Figure 4 is a picture of a small, aluminum squirrel-cage rotor, from which the rotor steel was selectively etched away to show the aluminum bars. One of the shorting rings is visible at the left end of the squirrel cage. Larger rotors usually have fins cast onto them to provide additional cooling surface and to stir the air inside the motor, as shown in figure 1.
The rotor of the machine must fit inside of the stator and be supported so that it can turn. This is done with bearings. The bearing assemblies are at the top and bottom of the rotor body in figure 1. The bearings shown there are ball bearings, which have less friction than cheaper sleeve bearings. Virtually all motors larger than one horsepower, and many smaller ones use ball bearings.
Fig.3: rotor lamination showing slots for bars of the squirrel-cage winding
Fig.4: squirrel-cage winding of a small induction motor
Types of Induction Motor Enclosures
Induction motors are used in a wide variety of operating environments, and manufacturers provide several different styles to accommodate them. Some of the more common are described next.
Totally enclosed motors allow no deliberate exchange of air between the inside and outside of the motor. There are three common types of totally enclosed motors.
Totally Enclosed, Fan-Cooled (TEFC)
The TEFC motor has an external fan mounted on the motor shaft that pulls air over the case to aid cooling, as shown in Figures 1 and 5. The fan is covered by a safety cover.
Totally Enclosed, Non-ventilated (TENV)
The TENV motor is similar to the TEFC except it does not have an external fan, as shown in Figure 6. Because the only cooling is by radiation from the case, this machine will run hotter than the TEFC. Thus, the motor must be designed for a higher operating temperature, or it may be built on a larger frame than the TEFC to provide a larger cooling surface.
Fig.5: TEFC motor. (Courtesy Baldor Electric Company)
Totally Enclosed, Air Over (TEAO)
The TEAO motor is designed to operate a fan or blower. Like the TENV, it does not have its own fan on the shaft. However, it is designed to be mounted in the airstream created by the fan or blower that it is driving (either directly or by a belt).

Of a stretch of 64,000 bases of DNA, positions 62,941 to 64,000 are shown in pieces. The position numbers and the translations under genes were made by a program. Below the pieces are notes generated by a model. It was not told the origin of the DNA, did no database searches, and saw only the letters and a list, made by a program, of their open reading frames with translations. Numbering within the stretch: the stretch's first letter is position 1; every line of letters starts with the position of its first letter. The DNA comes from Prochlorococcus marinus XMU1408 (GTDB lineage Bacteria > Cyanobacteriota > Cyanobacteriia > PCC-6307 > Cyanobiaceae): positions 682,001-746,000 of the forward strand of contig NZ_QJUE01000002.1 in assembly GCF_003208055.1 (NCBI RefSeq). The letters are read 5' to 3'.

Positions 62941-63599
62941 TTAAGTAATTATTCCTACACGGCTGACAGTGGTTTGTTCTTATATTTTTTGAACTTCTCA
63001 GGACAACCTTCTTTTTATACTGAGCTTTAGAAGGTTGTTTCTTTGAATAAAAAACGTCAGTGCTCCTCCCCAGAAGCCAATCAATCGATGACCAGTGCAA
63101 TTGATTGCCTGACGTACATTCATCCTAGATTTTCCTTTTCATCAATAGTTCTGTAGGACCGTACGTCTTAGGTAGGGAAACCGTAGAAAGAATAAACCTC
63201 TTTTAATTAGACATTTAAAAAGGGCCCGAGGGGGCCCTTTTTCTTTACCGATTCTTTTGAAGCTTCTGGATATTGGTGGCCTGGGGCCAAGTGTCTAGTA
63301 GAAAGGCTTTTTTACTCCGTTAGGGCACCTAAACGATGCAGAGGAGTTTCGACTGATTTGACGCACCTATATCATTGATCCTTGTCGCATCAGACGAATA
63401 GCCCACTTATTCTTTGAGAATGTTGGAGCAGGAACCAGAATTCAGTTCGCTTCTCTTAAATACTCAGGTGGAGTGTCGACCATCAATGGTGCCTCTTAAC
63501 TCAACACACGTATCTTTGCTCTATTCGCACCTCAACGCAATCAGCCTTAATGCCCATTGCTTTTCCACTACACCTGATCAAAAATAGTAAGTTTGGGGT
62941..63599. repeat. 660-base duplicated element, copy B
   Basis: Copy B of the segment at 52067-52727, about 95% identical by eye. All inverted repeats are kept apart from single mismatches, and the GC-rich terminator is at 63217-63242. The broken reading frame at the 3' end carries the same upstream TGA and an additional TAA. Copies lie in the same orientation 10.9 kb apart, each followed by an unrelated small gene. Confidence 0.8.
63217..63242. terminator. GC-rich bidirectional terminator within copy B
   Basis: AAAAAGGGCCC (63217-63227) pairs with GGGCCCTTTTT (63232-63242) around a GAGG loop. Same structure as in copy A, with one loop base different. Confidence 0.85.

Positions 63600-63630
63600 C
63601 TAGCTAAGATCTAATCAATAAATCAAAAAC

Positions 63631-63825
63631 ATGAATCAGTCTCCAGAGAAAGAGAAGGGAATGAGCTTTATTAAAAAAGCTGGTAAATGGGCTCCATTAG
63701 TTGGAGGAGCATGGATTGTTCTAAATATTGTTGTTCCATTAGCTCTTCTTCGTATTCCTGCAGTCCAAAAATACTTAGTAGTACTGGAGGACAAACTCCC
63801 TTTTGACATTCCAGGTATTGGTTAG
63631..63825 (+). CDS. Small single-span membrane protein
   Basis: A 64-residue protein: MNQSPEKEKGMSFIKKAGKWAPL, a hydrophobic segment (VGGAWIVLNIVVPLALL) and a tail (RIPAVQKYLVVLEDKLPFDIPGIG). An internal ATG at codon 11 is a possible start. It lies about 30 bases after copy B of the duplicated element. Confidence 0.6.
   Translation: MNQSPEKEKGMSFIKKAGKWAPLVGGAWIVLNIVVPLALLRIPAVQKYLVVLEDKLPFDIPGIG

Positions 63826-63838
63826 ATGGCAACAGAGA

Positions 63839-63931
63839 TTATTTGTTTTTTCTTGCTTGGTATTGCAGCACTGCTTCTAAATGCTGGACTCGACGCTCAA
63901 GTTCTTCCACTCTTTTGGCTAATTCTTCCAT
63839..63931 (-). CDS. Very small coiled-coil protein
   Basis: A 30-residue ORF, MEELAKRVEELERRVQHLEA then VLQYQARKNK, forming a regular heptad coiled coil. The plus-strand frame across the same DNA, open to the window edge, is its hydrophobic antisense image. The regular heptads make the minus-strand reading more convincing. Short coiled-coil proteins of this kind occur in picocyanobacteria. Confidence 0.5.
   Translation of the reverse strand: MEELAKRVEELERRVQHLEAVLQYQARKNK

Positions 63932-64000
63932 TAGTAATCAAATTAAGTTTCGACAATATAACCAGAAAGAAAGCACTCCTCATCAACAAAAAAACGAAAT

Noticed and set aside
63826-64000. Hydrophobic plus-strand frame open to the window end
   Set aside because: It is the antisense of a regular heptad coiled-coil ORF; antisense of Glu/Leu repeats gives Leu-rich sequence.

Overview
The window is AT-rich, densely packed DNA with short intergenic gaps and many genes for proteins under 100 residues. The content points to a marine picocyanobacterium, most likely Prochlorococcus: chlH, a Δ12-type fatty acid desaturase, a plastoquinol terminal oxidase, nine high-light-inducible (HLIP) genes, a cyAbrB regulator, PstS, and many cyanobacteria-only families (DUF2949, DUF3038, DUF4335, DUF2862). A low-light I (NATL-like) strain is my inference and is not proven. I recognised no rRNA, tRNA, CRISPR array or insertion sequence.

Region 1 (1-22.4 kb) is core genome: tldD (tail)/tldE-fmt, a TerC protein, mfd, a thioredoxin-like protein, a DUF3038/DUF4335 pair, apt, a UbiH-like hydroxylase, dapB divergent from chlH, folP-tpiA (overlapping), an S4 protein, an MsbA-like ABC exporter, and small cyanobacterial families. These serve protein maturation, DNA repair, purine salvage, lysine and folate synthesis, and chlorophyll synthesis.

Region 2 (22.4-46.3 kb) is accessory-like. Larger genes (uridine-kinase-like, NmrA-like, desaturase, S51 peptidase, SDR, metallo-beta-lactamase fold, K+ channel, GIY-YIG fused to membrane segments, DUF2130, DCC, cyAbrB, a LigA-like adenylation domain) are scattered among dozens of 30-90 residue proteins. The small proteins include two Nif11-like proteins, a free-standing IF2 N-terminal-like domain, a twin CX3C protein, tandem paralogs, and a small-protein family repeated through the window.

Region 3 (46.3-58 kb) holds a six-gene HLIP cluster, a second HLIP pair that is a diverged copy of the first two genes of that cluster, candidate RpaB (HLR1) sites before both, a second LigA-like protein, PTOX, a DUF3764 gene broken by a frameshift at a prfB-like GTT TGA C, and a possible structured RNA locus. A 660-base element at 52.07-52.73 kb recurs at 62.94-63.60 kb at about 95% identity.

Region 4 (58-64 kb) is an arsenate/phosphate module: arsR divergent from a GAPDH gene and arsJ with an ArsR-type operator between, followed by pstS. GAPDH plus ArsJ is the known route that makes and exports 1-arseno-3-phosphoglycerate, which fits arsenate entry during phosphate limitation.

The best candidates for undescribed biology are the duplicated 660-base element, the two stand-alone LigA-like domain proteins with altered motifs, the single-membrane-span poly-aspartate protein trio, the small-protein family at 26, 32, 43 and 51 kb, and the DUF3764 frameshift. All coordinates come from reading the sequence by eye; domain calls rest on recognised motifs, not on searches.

Open frame motors contain ventilated openings to allow air to pass through the inside of the motor for cooling.
Fig.7: ODP motor. (Courtesy Baldor Electric Company)
Open Dim-Proof (ODP)
The ODP motor is open but drops falling at no greater than 15o from vertical can’t enter. Figure 7 shows an ODP motor.
Guarded motors have mesh or wire over the openings to prevent objects being pushed (or reaching) into the motor. This also keeps small animals from getting inside larger motors.
Splash-proof motors are open, but the openings are arranged so that drops splashing at up to 100oC from vertical can’t enter.
Fig.8: Induction motor with encapsulated windings.
Encapsulated winding motors are built in an open drip-proof enclosure. The winding end turns, and perhaps the conductors in the slots, are completely encased in a heavy coating, such as epoxy. The encapsulated winding is protected against damage from vibration, dust, moisture, oil. or chemicals. Figure 8 shows a close-up view of a cutaway induction motor containing encapsulated windings. The end turns at the top right of the picture are completely encased in epoxy as are the conductors in the slot at top left.
Explosion proof motors are built to contain an internal explosion or sparking without igniting surrounding gas or vapor.